The results presented in the Table 2, indicated that when market prices are considered, the optimal crop plan included rainfed cotton, sorghum, canal and borewell irrigated paddy, rainfed redgram and chickpea and excluded canal and borewell irrigated cotton, rainfed sunflower and rainfed Bajra, totaling to 6.04 lakh ha out of 6.25 lakh ha of area..

When economic prices are considered, the optimal crop plan included rainfed and borewell irrigated cotton, rainfed sorghum, canal irrigated paddy, rainfed redgram and chickpea and excluded canal irrigated cotton, borewell irrigated paddy, rainfed sunflower and rainfed Bajra, totaling to 6.08 lakh ha out of 6.25 lakh ha of area. The results indicated that when natural resource valuation and costing of groundwater are considered, the optimal crop plan included rainfed cotton and sorghum, canal irrigated paddy, rainfed redgram, rainfed chickpea and excluded canal and borewell irrigated cotton, borewell irrigated paddy and borewell irrigated groundnut, rainfed sunflower and Bajra, totaling to 6.25 lakh ha out of 6.25 lakh ha of area. The highest area was allocated to cotton (175124 ha) under rainfed situation compared to sorghum, redgram, chickpea, sorghum when considered in all three approaches. The canal irrigated area is allocated by only paddy crop rather than cotton because of higher net return realized by farmers. Area allocated to paddy with canal situation is same in three approaches. The changes were found in area allocated with groundwater condition, in case of market prices area allocated to the cotton, in case of economic prices area allocated to the paddy and no area allocated to any crops when considering NRVT with water cost.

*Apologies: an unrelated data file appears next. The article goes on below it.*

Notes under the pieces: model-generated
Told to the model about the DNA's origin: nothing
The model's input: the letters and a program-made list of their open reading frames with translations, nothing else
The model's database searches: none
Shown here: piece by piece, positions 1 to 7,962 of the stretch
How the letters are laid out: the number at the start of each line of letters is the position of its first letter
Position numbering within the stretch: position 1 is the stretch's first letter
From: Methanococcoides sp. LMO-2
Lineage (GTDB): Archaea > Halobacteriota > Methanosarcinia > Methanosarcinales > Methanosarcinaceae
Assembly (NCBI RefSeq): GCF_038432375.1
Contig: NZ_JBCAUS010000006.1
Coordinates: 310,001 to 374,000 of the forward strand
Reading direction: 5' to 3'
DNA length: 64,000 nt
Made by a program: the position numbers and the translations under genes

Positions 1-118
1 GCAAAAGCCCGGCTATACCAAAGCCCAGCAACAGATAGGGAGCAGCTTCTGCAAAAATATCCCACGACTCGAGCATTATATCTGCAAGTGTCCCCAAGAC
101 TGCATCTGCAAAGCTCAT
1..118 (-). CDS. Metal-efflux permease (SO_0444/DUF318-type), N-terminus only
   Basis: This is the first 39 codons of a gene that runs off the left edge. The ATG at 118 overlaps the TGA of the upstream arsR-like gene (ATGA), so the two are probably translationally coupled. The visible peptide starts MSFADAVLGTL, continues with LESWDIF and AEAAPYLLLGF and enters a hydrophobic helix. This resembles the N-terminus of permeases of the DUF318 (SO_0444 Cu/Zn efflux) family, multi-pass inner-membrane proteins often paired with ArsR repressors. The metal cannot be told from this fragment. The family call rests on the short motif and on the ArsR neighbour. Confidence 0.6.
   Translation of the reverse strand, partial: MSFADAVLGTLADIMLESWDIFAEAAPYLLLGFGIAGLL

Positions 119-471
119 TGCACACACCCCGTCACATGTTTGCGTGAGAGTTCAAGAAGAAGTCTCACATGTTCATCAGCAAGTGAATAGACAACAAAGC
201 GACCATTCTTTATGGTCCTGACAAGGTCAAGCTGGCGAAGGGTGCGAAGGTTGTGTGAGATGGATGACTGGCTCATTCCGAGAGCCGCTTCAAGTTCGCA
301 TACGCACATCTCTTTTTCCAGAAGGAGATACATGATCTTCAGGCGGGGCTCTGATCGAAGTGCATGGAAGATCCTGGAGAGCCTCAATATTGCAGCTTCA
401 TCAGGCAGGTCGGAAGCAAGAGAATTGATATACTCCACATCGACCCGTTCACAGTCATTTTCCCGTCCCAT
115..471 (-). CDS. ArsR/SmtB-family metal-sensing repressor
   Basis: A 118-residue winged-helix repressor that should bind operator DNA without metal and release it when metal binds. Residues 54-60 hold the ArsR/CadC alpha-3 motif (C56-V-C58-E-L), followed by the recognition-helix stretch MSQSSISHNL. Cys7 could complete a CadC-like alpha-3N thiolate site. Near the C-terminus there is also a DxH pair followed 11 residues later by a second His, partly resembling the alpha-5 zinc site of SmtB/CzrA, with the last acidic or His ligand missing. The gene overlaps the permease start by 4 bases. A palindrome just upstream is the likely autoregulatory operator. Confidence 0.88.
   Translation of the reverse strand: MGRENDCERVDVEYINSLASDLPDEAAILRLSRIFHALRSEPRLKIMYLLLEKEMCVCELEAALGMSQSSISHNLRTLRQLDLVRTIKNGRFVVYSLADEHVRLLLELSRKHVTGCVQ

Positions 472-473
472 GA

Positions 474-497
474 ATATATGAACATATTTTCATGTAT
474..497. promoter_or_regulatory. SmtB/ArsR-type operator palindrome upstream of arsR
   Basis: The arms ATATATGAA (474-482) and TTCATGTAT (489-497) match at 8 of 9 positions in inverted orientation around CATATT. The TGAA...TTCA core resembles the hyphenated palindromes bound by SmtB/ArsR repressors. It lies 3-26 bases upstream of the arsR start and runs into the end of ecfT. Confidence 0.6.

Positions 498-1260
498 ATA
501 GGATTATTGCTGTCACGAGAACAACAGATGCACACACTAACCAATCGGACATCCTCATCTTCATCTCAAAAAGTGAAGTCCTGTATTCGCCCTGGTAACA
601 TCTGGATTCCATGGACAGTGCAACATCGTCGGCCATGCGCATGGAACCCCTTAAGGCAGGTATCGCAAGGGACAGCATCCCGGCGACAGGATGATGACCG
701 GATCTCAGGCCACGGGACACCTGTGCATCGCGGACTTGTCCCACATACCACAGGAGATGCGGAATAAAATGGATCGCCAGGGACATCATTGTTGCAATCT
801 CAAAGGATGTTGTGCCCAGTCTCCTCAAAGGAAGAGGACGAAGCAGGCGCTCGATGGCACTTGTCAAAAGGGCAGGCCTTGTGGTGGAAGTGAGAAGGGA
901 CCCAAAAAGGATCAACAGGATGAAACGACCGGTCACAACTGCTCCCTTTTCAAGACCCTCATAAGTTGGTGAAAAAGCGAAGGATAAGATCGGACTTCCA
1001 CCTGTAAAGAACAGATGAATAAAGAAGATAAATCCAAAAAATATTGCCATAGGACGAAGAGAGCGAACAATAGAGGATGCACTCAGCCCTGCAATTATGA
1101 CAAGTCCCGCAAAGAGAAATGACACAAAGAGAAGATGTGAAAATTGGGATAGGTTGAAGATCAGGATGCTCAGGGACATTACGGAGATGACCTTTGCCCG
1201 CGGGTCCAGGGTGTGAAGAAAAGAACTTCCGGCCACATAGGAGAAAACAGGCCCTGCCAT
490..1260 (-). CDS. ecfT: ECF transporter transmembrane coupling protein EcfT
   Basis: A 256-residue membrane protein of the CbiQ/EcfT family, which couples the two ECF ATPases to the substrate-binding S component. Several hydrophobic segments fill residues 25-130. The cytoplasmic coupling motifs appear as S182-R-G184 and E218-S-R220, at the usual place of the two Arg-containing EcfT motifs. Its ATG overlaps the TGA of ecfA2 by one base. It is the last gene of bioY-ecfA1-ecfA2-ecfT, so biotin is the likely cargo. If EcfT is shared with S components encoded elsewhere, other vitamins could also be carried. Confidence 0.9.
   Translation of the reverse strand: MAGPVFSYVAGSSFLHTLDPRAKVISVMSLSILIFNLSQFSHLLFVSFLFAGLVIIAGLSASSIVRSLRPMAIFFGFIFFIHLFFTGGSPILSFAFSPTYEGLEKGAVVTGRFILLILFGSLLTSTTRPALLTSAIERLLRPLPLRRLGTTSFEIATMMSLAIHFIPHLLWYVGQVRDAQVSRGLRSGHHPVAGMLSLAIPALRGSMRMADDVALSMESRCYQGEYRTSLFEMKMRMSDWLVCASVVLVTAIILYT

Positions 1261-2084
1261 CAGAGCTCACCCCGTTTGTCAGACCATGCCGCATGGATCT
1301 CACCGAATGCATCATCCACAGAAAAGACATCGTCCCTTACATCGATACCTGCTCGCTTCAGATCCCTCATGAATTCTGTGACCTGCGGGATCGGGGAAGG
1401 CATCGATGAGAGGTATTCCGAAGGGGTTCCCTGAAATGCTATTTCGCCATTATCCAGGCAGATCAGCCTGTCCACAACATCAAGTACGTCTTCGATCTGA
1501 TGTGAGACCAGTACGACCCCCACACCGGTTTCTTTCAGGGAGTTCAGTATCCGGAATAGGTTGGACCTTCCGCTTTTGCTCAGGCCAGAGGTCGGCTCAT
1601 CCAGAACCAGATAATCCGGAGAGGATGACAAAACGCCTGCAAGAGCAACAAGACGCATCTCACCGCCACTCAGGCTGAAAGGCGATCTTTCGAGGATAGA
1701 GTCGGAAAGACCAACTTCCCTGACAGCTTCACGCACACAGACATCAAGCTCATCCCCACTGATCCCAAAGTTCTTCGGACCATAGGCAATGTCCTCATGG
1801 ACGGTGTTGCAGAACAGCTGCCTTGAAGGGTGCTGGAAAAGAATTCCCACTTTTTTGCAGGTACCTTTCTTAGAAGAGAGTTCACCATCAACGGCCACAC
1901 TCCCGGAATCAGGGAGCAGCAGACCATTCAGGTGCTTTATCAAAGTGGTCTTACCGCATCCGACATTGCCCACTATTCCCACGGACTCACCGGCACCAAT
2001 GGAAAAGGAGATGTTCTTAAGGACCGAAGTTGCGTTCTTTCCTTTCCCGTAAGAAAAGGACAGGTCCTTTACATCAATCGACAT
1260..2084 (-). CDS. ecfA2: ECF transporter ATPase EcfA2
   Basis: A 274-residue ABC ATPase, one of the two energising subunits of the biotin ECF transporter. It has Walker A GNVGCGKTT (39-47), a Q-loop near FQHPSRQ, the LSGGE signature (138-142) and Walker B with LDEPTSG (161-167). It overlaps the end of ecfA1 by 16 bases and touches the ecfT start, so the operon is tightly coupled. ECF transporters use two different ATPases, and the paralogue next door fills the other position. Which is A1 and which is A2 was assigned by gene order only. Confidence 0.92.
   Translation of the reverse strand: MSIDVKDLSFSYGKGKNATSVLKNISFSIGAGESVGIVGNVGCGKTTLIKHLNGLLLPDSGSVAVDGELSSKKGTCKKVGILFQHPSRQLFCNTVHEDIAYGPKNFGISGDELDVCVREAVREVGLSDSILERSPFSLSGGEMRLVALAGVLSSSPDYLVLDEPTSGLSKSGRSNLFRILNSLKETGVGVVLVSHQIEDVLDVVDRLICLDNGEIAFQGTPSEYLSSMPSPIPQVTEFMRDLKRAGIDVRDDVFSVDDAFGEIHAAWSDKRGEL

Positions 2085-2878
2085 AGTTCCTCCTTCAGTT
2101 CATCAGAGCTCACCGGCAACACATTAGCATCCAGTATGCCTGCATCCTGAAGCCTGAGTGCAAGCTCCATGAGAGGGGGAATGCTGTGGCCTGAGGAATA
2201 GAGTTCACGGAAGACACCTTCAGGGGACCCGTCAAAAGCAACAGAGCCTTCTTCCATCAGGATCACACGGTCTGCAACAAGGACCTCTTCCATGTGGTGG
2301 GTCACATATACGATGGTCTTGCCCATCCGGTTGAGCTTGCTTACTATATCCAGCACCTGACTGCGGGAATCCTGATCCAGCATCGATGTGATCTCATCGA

Regional optimum crop plan for district indicates that there is changes in canal irrigated area in all three approaches like net returns realized by economic prices, net returns realized by economic prices and net returns realized by natural resources valuation. The area under borewell irrigation is allocated by looking into market and economic approaches only. The area approach didn't look into NRVT with water cost which indicates that the crops were grown in borewell condition. The NRVT with water cost is not so profitable under borewell irrigated area because of higher ground water cost and also unsustainable. The area allocated to rainfed condition has increased in NRVT with water cost and economic price when compared to market price. This is because of environmentally safe nature of pulses, higher net returns were realized by nitrogen fixation.